Lucrative gaming industry is not child's play

09 October 2017 - 08:32 By Nico Gous

What does it take to become a full-time video game player in South Africa? Probably living with your parents.

Ruan van Wyk‚ 24‚ is from Port Elizabeth and studied engineering‚ but his dream is to become an international Counter-Strike player.

"My parents were never supportive of the fact that I played games until I showed them two years ago how big [the rAge expo] is‚" he said.

For five days a week from 6-11pm he becomes "Elusive"‚ his alias in the Bravado Gaming team. They participated in the finals of the ESL African Championship at the rAge gaming‚ technology and geek culture expo in Johannesburg this past weekend. They lost in the finals against Energy eSports from South Africa‚ but earned about R157‚000 ($11‚441) in prize money. Energy eSports won about R314‚000 ($22‚833).

Van Wyk said top international players earn about $25‚000 per month and teams live together under one roof with the necessary game and physical training.

Aran 'Sonic' Groesbeek from Bravado Gaming CS:GO minutes before the ESL African Championship final on Saturday.
Aran 'Sonic' Groesbeek from Bravado Gaming CS:GO minutes before the ESL African Championship final on Saturday.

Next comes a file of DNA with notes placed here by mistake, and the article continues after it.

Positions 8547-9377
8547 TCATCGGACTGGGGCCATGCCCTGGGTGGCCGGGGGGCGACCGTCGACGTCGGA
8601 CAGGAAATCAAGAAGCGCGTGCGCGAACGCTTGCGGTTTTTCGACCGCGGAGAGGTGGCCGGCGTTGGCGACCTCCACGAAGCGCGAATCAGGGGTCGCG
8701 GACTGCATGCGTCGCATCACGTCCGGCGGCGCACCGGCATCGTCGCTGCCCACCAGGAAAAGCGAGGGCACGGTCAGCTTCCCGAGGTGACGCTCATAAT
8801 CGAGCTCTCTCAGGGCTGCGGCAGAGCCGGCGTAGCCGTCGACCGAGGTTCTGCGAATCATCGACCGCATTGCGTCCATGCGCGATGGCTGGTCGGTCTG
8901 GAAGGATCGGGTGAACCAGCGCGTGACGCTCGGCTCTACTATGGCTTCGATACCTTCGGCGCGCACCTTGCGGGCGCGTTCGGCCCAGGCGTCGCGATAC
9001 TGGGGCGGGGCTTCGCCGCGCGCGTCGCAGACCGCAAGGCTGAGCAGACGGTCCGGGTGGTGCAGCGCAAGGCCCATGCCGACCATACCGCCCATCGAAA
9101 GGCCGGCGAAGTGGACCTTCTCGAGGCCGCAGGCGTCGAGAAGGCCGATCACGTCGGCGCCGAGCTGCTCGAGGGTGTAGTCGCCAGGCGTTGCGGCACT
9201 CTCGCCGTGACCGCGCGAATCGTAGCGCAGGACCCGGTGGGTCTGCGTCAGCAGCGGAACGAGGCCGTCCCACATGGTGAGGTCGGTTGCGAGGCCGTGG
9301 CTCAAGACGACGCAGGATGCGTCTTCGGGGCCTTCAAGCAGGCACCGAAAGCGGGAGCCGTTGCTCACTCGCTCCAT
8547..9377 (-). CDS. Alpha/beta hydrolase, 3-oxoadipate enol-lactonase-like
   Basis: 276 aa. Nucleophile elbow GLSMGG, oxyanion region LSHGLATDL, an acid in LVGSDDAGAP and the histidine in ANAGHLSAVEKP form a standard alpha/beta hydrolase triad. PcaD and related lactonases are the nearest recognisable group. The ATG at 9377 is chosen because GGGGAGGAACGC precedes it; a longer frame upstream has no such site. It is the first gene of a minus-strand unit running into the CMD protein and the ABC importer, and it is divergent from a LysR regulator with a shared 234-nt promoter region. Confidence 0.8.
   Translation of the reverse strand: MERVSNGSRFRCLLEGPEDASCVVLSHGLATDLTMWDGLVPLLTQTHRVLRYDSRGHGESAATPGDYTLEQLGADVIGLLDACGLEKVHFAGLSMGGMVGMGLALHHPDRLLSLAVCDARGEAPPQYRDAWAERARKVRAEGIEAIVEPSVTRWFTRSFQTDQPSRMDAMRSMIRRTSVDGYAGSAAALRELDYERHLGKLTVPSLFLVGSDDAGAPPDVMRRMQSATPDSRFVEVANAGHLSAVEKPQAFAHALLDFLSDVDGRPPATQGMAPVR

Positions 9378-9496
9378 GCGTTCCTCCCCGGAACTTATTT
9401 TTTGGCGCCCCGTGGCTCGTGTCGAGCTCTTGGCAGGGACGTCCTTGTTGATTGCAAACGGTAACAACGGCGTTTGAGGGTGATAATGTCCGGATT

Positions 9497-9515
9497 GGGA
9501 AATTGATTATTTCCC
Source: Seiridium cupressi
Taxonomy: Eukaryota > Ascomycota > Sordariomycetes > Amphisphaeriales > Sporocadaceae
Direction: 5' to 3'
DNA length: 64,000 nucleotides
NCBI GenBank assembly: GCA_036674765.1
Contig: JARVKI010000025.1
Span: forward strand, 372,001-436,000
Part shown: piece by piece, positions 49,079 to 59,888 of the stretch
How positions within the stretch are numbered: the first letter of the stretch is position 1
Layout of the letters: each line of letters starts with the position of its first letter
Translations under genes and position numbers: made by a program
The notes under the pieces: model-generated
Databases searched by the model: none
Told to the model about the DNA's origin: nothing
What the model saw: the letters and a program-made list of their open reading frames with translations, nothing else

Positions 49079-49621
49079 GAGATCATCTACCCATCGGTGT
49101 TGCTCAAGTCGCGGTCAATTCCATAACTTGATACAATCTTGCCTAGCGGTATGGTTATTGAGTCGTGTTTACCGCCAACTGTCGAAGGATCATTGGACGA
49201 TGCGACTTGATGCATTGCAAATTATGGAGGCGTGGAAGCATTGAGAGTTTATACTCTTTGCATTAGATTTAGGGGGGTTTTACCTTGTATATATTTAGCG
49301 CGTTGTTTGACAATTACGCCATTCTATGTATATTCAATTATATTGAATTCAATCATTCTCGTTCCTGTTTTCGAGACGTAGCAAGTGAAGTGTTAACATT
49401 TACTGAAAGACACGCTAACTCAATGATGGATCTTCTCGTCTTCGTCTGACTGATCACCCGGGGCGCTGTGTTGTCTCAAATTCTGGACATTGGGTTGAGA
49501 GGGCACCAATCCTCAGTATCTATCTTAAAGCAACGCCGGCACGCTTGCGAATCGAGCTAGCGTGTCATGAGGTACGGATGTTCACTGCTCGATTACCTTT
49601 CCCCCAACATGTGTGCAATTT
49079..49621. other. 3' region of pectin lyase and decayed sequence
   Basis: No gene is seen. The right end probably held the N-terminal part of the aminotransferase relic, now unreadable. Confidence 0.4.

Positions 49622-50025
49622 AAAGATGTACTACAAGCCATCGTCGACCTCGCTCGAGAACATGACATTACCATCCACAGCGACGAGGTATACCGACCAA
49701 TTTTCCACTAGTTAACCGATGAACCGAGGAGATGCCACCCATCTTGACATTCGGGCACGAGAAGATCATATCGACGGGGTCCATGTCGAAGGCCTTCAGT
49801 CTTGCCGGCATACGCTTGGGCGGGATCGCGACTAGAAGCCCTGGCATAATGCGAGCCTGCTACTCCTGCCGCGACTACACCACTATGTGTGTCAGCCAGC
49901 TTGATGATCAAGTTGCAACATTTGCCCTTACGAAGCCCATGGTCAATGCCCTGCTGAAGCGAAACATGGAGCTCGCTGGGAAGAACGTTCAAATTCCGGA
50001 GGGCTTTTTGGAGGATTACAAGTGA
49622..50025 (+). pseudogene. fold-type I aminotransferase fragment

Image: Scott Peter Smith

The Bravado team consists of four full-time gamers and one member who is currently in matric.

"We've got a doctor in the team. He is taking a gap year now."

Van Wyk believes if you want to draw people into the gaming industry‚ you have to "talk numbers".

The global video gaming industry is worth about R1.3-trillion. According to a report by Serious About Games (SAG)‚ South Africa's game development industry increased its revenue from R29.7-million in 2014 to R100-million in 2016‚ on the back of 103 commercial releases that year.

"The older generation‚ they feel like we are all wasting our time. You are sitting in front of the computer. You cannot possibly make money off of it‚" Van Wyk said.

The 15th rAge expo was expected to draw about 38‚000 people this past weekend to the Ticketpro Dome.

Michael James‚ senior project manager for rAge‚ said the expo personifies the "geek culture" of television shows like the sitcom The Big Bang Theory.

"If you only watch rugby and you don't care about science fiction‚ you don't play games‚ not interested in comic books‚ there's not going to be a lot here that is going to grab you."

The expo has an annual growth in attendance of 8-12%. Most attendees are between 18 and 36 years old and split 60/40 between male and female.

Kendall Parker‚ 28‚ from Secunda‚ said: "I have a serious phobia of crowds‚ but when I get into this place I just want to move around. I don't care how small the space is I am in."

Quinton Manamela‚ 19‚ from Vosloorus‚ said: "I would do anything just to get here for these three days."

Tshepang Moremi‚ 19‚ from Pretoria‚ said he got into gaming by watching cartoons.

"Then you find out there is a game of that. Then you want a PC or a PS1 (PlayStation 1)‚ or a PS2 just to get the game."

VIDEO: Cosplay also features prominently at the annual Rage expo.